January 10, 2012:
Kenyan forces inside Somalia have noted al Shabaab sharply declining in numbers and lethality. In the last week Kenyan troops took control of several towns (Fafadun and Eladeand) that al Shabaab withdrew from without much of a fight. It is believed that al Shabaab moved forces from the Kenyan border in order to retake the larger town of Baladwayne to the north. Baladwayne was taken with the help of Ethiopian troops, which al Shabaab finds particularly humiliating. Now al Shabaab is concentrating forces outside Baladwayne for what appears to be a counterattack. Al Shabaab is also waging a propaganda offensive, using twitter and slickly produced videos to portray themselves as victims of various foreign plots to destroy virtuous Somali Moslems (al Qaeda) as part of a Western war on Islam. Meanwhile, al Shabaab continues to become less popular among Somalis. The Islamic terror group is also having a hard time recruiting, and has been caught enticing kids as young as ten to take a gun and join the fighting.
Al Shabaab has established an armed presence in the refugee camps of eastern Kenya. The al Shabaab gunmen have been terrorizing Somali leaders in the camps (causing some of these men to flee the camps) and also attacking Kenyan security forces that guard the camps (from bandits, especially Somali ones.)
January 8, 2012: Kenyan air strikes on al Shabaab bases near the Kenyan border have killed over fifty al Shabaab gunmen and destroying several vehicles armed with heavy machine-guns.
January 7, 2012: Kenyan troops in Somalia are now officially part of the AU (African Union) Somalia peacekeeping force. This will save Kenya a lot of money, as peacekeepers receive lots of cash and material support from donor (mainly the U.S. and other Western nations, but also China).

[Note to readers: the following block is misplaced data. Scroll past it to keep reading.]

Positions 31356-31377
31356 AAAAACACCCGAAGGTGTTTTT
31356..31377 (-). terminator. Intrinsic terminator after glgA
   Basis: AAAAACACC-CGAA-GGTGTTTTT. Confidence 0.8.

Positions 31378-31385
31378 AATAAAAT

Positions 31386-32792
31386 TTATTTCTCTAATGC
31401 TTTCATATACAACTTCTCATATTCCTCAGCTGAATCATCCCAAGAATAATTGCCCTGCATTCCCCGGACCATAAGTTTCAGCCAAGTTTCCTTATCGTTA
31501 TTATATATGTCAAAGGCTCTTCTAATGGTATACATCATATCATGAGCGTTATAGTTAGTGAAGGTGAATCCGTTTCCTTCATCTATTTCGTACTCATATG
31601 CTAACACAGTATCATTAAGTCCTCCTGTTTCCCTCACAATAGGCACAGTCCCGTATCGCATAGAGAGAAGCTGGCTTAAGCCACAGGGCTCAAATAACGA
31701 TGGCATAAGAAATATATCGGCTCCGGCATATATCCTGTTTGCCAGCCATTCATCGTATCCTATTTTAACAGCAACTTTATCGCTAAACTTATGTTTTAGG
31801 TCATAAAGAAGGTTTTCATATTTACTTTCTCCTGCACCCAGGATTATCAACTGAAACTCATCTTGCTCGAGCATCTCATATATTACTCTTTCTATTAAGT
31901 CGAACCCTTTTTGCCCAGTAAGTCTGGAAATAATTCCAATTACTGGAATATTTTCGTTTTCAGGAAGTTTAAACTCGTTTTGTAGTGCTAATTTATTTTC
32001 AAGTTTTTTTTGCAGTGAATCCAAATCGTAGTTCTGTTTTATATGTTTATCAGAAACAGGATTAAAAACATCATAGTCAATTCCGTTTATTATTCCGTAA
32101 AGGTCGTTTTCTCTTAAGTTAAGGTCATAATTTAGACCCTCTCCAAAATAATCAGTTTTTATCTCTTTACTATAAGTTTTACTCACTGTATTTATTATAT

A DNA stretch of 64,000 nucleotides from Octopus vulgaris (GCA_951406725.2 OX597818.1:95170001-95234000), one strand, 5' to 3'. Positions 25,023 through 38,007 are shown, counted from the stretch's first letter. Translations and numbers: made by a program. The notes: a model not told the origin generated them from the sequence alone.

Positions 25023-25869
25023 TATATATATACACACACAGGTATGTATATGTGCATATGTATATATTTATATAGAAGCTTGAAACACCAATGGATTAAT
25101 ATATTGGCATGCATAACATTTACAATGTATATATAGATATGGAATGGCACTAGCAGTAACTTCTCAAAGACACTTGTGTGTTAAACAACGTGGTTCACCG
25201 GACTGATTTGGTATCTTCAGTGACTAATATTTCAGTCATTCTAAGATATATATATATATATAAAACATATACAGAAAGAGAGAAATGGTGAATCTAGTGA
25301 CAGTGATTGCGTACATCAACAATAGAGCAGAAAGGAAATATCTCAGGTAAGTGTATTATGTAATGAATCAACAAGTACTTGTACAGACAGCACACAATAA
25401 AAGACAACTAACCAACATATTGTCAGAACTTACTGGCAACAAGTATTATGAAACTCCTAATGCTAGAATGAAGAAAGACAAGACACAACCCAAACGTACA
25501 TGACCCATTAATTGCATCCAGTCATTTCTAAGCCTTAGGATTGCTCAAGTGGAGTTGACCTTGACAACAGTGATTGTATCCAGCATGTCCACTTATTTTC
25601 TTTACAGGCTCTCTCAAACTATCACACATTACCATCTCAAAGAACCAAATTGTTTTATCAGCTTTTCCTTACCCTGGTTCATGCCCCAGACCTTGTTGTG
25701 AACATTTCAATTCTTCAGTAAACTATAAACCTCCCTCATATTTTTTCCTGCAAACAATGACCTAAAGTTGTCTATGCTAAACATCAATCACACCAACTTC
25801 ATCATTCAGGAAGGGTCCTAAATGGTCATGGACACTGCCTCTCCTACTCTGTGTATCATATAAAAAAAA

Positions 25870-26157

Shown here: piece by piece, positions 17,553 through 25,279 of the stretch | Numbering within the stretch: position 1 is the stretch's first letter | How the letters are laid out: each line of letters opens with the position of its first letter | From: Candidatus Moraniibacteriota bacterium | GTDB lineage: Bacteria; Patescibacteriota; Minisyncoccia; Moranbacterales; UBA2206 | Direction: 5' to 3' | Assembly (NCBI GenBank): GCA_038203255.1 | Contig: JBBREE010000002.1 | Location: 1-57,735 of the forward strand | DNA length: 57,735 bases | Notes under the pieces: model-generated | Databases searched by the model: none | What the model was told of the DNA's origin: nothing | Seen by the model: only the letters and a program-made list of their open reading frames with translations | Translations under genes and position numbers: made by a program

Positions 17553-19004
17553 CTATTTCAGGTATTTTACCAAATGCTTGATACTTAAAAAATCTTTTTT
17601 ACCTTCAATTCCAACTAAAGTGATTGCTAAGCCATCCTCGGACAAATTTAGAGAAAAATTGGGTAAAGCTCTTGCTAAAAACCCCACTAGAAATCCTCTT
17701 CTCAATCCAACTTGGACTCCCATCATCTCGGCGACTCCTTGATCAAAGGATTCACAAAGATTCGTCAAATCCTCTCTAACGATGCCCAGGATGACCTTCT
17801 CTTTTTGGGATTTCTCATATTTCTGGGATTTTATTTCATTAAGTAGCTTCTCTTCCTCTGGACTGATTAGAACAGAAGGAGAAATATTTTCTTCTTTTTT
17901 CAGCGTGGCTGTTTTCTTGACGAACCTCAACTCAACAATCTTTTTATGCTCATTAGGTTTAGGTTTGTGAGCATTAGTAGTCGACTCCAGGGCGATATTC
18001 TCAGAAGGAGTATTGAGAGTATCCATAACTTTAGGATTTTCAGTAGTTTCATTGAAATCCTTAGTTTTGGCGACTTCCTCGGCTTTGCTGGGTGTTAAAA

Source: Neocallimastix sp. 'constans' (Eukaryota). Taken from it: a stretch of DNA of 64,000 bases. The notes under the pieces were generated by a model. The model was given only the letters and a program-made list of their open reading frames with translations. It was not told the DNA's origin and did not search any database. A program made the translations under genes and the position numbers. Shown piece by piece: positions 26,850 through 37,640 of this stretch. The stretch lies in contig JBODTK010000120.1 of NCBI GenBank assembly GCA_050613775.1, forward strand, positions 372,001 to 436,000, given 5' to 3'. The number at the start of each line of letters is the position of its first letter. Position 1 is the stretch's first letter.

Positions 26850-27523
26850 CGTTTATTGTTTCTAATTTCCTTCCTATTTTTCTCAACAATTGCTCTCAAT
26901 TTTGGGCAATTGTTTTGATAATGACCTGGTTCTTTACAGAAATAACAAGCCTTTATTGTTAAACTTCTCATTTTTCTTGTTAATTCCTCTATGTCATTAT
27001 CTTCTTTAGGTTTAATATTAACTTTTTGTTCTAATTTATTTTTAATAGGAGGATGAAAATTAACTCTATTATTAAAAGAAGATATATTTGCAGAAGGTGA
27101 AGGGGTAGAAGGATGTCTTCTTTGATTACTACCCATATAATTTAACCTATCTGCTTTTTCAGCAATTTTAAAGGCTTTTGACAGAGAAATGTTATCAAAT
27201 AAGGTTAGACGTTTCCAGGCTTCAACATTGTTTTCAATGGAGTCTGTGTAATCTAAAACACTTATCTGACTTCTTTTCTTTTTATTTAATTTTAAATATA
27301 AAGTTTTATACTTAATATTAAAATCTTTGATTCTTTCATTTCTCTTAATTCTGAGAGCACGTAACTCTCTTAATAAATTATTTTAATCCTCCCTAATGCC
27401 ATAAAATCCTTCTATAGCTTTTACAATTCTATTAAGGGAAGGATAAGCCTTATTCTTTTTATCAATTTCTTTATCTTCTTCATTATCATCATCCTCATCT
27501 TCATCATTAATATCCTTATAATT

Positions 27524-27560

Ethiopia will withdraw its forces from Somalia (particularly the recently captured town of Baladwayne), and be replaced by AU (African Union) peacekeepers. Ethiopian troops entered Somalia in 2006 and helped keep Islamic radicals out of Mogadishu for three years, before withdrawing to Ethiopia. They moved in again in late 2011.
Off the coast, a Danish warship identified and seized a seagoing fishing boat that was being used as a mother ship for pirates. The 14 fishermen on board were freed and 25 pirates arrested. This is a common occurrence, as the pirates need the ocean going fishing boats to get out where less well guarded merchant ships are. The fishing boats also provide some cover, although, as this case demonstrated, warship crews are now trained to spot a captured fishing boat.
January 6, 2012: an American warship came across an Iranian fishing boat 280 kilometers southeast of Oman and determined that the crew of 12 was being held captive by 15 Somali pirates. The pirates surrendered and the Iranians were checked over by medical personnel, given food and fuel, and sent on their way.
January 5, 2012: In Mogadishu, a group of al Shabaab gunmen got into a battle with peacekeepers and government troops, leaving at least twelve civilians dead.